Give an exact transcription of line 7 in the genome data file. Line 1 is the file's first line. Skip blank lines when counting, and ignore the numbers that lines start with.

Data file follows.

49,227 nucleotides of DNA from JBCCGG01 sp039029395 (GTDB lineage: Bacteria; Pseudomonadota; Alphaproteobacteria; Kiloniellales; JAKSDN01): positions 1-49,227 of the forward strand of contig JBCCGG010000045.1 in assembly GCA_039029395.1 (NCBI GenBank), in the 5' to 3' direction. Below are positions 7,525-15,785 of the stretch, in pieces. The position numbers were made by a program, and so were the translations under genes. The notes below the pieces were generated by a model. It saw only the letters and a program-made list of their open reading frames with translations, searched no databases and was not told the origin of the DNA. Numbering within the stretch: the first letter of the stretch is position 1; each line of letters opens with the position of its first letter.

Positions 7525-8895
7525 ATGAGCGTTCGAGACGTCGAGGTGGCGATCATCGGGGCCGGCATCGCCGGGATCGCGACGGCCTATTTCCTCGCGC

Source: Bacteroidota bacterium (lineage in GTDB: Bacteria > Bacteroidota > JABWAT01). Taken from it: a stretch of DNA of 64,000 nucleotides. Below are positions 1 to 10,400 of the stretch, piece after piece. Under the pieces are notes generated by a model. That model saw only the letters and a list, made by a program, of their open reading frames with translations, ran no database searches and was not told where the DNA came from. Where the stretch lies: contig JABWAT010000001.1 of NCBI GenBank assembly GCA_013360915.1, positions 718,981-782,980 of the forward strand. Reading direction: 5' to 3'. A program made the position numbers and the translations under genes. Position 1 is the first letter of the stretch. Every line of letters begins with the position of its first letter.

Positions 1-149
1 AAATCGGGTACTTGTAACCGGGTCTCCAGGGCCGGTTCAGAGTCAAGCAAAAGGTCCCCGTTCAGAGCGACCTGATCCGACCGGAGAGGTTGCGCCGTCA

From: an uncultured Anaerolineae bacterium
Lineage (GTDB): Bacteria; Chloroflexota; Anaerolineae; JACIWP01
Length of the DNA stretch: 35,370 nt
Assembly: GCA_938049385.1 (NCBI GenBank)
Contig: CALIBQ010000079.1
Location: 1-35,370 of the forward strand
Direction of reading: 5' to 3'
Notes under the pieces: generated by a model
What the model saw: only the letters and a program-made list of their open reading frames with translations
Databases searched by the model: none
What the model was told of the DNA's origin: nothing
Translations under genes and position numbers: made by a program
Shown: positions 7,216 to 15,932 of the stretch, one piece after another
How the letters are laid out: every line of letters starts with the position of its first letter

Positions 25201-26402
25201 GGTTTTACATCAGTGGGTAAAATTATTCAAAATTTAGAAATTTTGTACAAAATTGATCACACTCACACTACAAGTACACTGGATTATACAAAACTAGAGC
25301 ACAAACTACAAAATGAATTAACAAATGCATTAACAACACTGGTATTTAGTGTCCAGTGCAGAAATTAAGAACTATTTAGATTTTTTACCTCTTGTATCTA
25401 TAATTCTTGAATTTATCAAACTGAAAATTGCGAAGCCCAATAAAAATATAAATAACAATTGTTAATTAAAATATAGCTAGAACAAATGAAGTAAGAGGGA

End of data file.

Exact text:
From: an uncultured Anaerolineae bacterium